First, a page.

People on the Left would take issue with the system’s distributional impact. They would point out that by making it nearly impossible to build new homes, the system inflates the property wealth of the well-off, while pushing up rents for low-income workers and lengthening social housing waiting lists.
They would be fiercely opposed to an arrangement which systematically redistributes income and wealth from the less well-off to the better-off. They would realise that allowing housebuilding on a massive scale would do far more to meet their egalitarian aims than inventing new taxes, regulations and income transfers.
In addition, left-wingers would realise that a system that prevents housebuilding exacerbates tensions around immigration, as it turns newcomers into competitors for a fixed supply of housing. They would also realise that the system fuels resentment towards welfare recipients, because when people struggle to pay for their own housing costs, their willingness to shoulder the housing costs of others declines.
In said more rational world, conservatives would also stridently oppose a system which makes Margaret Thatcher’s ideal of a ‘property-owning democracy’ increasingly unreachable, which pushes up household debt and undermines what remains of a savings culture, and which makes more and more people reliant on the state (5.1m households, and counting, receive housing benefit). They would realise how much damage the system does to a lot of the things they value.
A system that turns housing space into a luxury good makes it unnecessarily hard to start a family. Since the problem is worst in the places which offer the best job prospects, the system locks the unemployed and underemployed in places where the opportunities for self-improvement are most limited, crushing any ‘on yer bike’ spirit. More, it undermines trust in our economic and social system as a whole, because it makes a mockery of the ‘do the right thing, and you will be fine’ message. When average rents exceed the net incomes of low-skilled and semi-skilled workers, as is the case in the high-demand cities of the South East, ‘doing the right thing’ just won’t get them very far.
In the less rational world that we actually inhabit, things work a bit differently. Even though politicians and political commentators of all stripes are now constantly talking about Britain’s housing affordability crisis, almost none of them are prepared to talk about the planning restrictions that have caused it (least of all the greatly overrated ‘green belts’, a misnomer since most green belt land isn’t actually green). If they mention planning constraints at all, it is to downplay their importance. ‘But it’s not the planning system that’s causing the problem!’, they cry. ‘It’s other things. It’s all those empty homes. Second home ownership. Land banking by corporate developers. Foreign buyers. The Right to Buy. Greedy landlords. Council borrowing caps. Unused brownfield sites. Immigrants.’
The problem with our housing debate is that we are blaming the price escalation on anything under the sun, except the one thing that really causes it. The whole debate revolves around trivial side issues, non-issues, blind alleys and red herrings, and something similar happens in other policy debates about the escalating cost of living as well. In our briefing paper Smoking Out Red Herrings, my colleague Ryan Bourne and I have dealt with the most high-profile examples, but our list is not exhaustive.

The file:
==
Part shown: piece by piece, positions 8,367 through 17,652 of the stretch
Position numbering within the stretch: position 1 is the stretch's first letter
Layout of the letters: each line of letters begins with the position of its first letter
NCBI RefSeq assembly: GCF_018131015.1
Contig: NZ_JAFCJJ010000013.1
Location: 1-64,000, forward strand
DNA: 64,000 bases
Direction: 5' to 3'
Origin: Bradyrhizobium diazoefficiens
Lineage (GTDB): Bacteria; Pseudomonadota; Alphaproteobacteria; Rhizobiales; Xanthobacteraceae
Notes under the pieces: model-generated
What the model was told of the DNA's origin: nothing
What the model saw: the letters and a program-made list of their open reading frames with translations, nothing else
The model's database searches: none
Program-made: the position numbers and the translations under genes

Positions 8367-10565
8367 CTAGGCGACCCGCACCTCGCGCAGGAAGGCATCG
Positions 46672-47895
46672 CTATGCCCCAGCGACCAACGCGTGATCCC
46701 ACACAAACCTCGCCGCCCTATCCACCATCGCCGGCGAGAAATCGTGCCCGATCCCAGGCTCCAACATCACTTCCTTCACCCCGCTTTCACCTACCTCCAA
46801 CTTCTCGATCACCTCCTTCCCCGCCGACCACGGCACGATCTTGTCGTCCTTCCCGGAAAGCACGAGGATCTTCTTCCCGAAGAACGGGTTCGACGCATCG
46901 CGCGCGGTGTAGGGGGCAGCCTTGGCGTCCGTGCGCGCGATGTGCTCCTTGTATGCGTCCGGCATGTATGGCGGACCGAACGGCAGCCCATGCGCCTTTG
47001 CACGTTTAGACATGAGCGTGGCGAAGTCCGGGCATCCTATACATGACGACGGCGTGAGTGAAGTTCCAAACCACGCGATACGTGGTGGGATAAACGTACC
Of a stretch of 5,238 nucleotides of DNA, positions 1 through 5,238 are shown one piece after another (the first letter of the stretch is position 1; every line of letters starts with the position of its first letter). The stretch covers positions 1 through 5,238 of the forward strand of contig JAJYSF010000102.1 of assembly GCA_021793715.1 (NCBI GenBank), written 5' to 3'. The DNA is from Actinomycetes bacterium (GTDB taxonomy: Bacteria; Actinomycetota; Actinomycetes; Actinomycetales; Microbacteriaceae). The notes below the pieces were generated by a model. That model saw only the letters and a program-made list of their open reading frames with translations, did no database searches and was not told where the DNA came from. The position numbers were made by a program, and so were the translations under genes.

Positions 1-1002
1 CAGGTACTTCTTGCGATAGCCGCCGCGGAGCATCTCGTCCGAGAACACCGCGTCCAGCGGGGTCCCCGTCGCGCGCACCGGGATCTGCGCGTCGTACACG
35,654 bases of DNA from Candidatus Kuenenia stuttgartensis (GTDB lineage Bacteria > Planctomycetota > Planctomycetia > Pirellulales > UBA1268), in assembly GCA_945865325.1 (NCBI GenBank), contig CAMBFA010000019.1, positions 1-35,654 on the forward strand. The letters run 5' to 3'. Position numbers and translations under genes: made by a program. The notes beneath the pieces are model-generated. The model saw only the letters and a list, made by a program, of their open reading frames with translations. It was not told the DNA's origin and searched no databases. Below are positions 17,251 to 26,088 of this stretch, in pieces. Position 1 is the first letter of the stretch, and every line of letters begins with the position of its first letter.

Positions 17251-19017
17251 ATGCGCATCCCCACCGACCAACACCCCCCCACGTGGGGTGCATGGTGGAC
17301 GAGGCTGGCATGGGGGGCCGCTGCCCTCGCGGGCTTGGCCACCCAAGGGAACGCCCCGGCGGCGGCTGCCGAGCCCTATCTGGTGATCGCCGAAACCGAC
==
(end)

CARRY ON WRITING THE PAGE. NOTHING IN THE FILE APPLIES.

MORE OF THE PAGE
As far as the economics is concerned, the housing issue is settled. The determinants of house prices are an abundantly well-researched topic, and virtually every empirical study ever conducted in this field broadly comes to the same conclusion: land use constraints drive up housing costs. And since the UK imposes some of the most extreme land use constraints in the world, we have ended up with the lowest level of housing supply in Western Europe (measured by residential floor space per household). That is the fundamental issue to be resolved, and everything else is a distraction.
We can have our cake and eat it. Only a tenth of the English surface area is ‘developed’ in the broadest sense. We could easily increase that fraction to, say, a seventh, without even considering sacrificing beautiful natural landscapes. Let’s build on the muddy fields, let’s build on undistinguished scrubland, let’s build on intensely farmed agricultural land that is not accessible to the public anyway.
But before we can get the required policy changes, the terms of the debate have to change fundamentally. For a start, we should stop pretending the countryside is in danger when it isn’t. The ‘concreting over’ of the countryside is a non-existent threat, and we should stop hyping it. And on that note, we should also start using the term ‘countryside’, which has a powerful pull on people’s heartstrings, a bit more intelligently, rather than simply slapping it indiscriminately on all undeveloped land. Perhaps more importantly, we should stop glorifying well-housed anti-housing campaigners as ‘people who stand up for our countryside’. These campaigners are people who have made their pile, and who now use their political muscle to deny the same opportunities to others. They, too, live in houses which were once built on greenfield land, and which could never have been built if previous residents had been as Nimbyist as they are.
The housing crisis can still be solved. The economics of it is relatively straightforward. It is the politics that is a minefield. So be careful when you encounter a cosy ‘solution’ that upsets no one: You, too, have probably been served a red herring.
This article was originally published by The Conservative Woman.